3. On a lightly floured board, roll dough into a cylinder, then cut into 12 portions. To make each pancake, roll a portion of dough to make an 8-inch circle about 1/8-inch thick; keep remaining dough covered to prevent drying. Brush with cooking oil. Sprinkle sesame oil, green onions, salt, and pepper on top. Roll dough into a cylinder and coil dough into a round patty; tuck end of dough underneath. Roll again to make an 8-inch circle about 1/8-inch thick.

4. Place a 10-inch frying pan over medium heat. Add 2 tablespoons oil, swirling to coat sides. Add a pancake and cook until golden brown on each side, about 4 minutes total. Remove and drain on paper towels. Add more oil as needed and repeat with remaining pancakes.

5. Cut pancakes into wedges and serve with dipping sauce on the side.

Halibut with Wood Ear Mushrooms and Bamboo Shoots

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Gimme all the wood ear mushrooms. Dried or fresh, in soups or stir-fries, their crunchy-yet-slippery mouthfeel adds texture to any dish. In this entree, juicy, flaky halibut pairs perfectly with wood ear mushrooms and bamboo shoots in a savory sauce redolent with garlic, ginger, and green onions.

Halibut with wood ear mushrooms and bamboo shoots

Ingredients:

1/3 cup fish stock or chicken stock
3 tablespoons Chinese rice wine
2 tablespoons soy sauce
1 tablespoon sesame oil
1 teaspoon brown bean sauce
1 teaspoon sugar
1 teaspoon chili bean sauce (tobanjan)
1/2 teaspoon salt
1 1/2 pounds halibut or sea bass steaks
3 tablespoons vegetable oil
1 cup sliced bamboo shoots
1 cup fresh wood ear mushrooms, cut into thin strips
4 green onions, trimmed and cut into 2-inch lengths
6 quarter-sized slices peeled ginger, cut into thin strips
3 garlic cloves, thinly sliced
1 teaspoon cornstarch, dissolved in 1 tablespoon water

1. Prepare the seasonings: stir the fish stock, rice wine, soy sauce, sesame oil, brown bean sauce, sugar, and chili bean sauce in a small bowl and set aside.

2. Sprinkle the salt over the fish and let stand for 10 minutes.
3. Heat a wok over high heat until hot. Add 2 tablespoons of the oil and slide the fish into the wok and pan-fry, turning once, until golden brown, about 3 minutes per side. Once the skin is firm, carefully transfer the fish to a plate.

4. Return the wok to high heat and add the remaining 1 tablespoon oil. Add the bamboo shoots, mushrooms, green onions, ginger, and garlic and cook, stirring, until fragrant, about 30 seconds. Add the seasonings and bring to a boil.

5. Return the fish to the wok and bring to a boil. Adjust the heat so the seasonings are simmering, cover the wok, and simmer until the fish is cooked through, about 10 minutes. Turn the fish once during cooking. Remove the fish from the wok and place on a platter.

6. Stir the dissolved cornstarch into the sauce and cook, stirring 30 seconds to 1 minute. Spoon the sauce over the fish and serve.

Bibimbap

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Bibimbap! Fun to say, funner to eat. This colorful Korean rice bowl is endlessly adaptable. Keep the toppings vegetarian or add extra meat if you please. Go heavy on the seafood. Add your egg yolk raw. Or top it with a fried egg instead. The world is your oyster. (Ooh, how about oysters on bibimbap though? Can you do that?)

Bibimbap

Ingredients:

8 ounces ground beef or flank steak, cut into matchsticks
1/4 cup plus 1 tablespoon soy sauce
2 green onions, thinly sliced
1 tablespoon honey
1 tablespoon plus 1 teaspoon minced garlic
1 teaspoon sugar
2 teaspoons gochugaru
5 teaspoons sesame oil, plus more for serving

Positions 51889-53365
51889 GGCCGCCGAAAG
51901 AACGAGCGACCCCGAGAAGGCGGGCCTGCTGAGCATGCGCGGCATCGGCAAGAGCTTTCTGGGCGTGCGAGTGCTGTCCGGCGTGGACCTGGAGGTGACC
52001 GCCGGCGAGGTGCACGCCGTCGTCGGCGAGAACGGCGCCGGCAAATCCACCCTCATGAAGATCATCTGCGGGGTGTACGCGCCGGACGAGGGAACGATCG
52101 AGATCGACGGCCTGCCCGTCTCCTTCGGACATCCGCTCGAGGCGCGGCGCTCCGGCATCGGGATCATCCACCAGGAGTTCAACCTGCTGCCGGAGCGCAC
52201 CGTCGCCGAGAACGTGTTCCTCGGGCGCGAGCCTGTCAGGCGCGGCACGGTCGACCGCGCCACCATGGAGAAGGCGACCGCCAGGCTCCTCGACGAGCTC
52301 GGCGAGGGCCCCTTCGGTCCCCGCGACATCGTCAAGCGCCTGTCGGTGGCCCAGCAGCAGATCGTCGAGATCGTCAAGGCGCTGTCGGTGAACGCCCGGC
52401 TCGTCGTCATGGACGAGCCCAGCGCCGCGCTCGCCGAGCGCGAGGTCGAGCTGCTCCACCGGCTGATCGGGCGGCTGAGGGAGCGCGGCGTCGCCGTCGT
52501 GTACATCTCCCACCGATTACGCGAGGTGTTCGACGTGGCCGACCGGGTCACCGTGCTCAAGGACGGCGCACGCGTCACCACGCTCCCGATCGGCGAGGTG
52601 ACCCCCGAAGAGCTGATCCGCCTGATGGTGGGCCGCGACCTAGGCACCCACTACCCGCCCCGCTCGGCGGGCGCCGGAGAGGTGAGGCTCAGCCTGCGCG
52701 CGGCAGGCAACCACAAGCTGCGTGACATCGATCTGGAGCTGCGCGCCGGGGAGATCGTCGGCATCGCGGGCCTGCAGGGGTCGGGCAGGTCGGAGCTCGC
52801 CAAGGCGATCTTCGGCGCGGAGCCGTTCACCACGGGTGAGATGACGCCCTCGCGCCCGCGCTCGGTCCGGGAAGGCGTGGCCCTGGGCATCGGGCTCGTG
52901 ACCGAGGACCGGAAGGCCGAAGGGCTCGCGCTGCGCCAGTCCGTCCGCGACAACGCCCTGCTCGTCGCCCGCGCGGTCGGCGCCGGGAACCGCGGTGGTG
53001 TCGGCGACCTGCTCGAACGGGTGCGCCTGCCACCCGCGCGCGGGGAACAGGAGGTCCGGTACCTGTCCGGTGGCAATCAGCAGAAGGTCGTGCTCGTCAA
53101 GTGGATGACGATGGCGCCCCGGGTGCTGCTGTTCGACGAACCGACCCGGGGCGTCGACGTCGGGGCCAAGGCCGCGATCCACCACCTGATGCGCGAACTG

4 teaspoons sesame seeds
2 cups soybean sprouts
8 ounces spinach
2 carrots, peeled and cut into matchsticks
1 zucchini, thinly sliced
3 teaspoons vegetable oil
2 Persian cucumbers, thinly sliced
8 shiitake mushrooms, thinly sliced
6 cups freshly cooked rice
4 egg yolks
1/4 cup gochujang
salt

1. Make the spicy soy seasoning: combine 1/4 cup soy sauce, green onions, 1 teaspoon garlic, sugar, gochugaru, 2 teaspoons sesame seeds, and 2 teaspoons sesame oil in a bowl. Heat 1 teaspoon vegetable oil in a skillet over medium-high heat and add the beef, stirring to break up into small pieces and until cooked through and slightly browned, about 5 minutes. Set aside.

2. Combine the meat, remaining tablespoon soy sauce, honey, remaining tablespoon garlic, 2 teaspoons sesame oil, and 1 teaspoon sesame seeds in a large bowl. Set aside.

3. Clean the soybean sprouts and pick out any brownish roots. Put the sprouts in a saucepan, add 1/2 cup water, cover, and cook over high heat for 5 minutes. Drain and mix with a pinch of salt and 1/4 teaspoon sesame oil. Set aside.

4. Blanch the spinach in boiling water for 30 seconds. Drain and rinse under cold water. Drain again and squeeze out excess water. Coarsely chop the spinach and mix with a pinch of salt and 1/4 teaspoon sesame oil. Set aside.

5. Heat 1/2 teaspoon vegetable oil in a skillet over high heat. Add the carrots and cook until slightly wilted, about 1 minute. Remove from the skillet and set aside.

6. Combine the zucchini and and pinch of salt in a bowl and let stand for a few minutes, then pat dry. Add the zucchini and saute until slightly wilted, about 1 minute. Stir in 1/4 teaspoon sesame oil, remove from the skillet, and set aside.

7. Combine the cucumber and and pinch of salt in a bowl and let stand for a few minutes, then pat dry. Add the cucumber and saute until slightly wilted, about 1 minute. Remove from the skillet, and set aside.

8. Heat 1 teaspoon vegetable oil in a skillet over medium-high heat and add the mushrooms, stirring occasionally until softened, about 3 minutes. Remove and set aside.

9. To serve, divide the hot rice between 4 to 6 bowls and arrange the vegetables and beef on the rice. Top with egg yolks while the rice is still hot. Sprinkle the bibimbap with sesame seeds, drizzle with sesame oil to taste, and serve with gochujang and soy seasoning sauce on the side.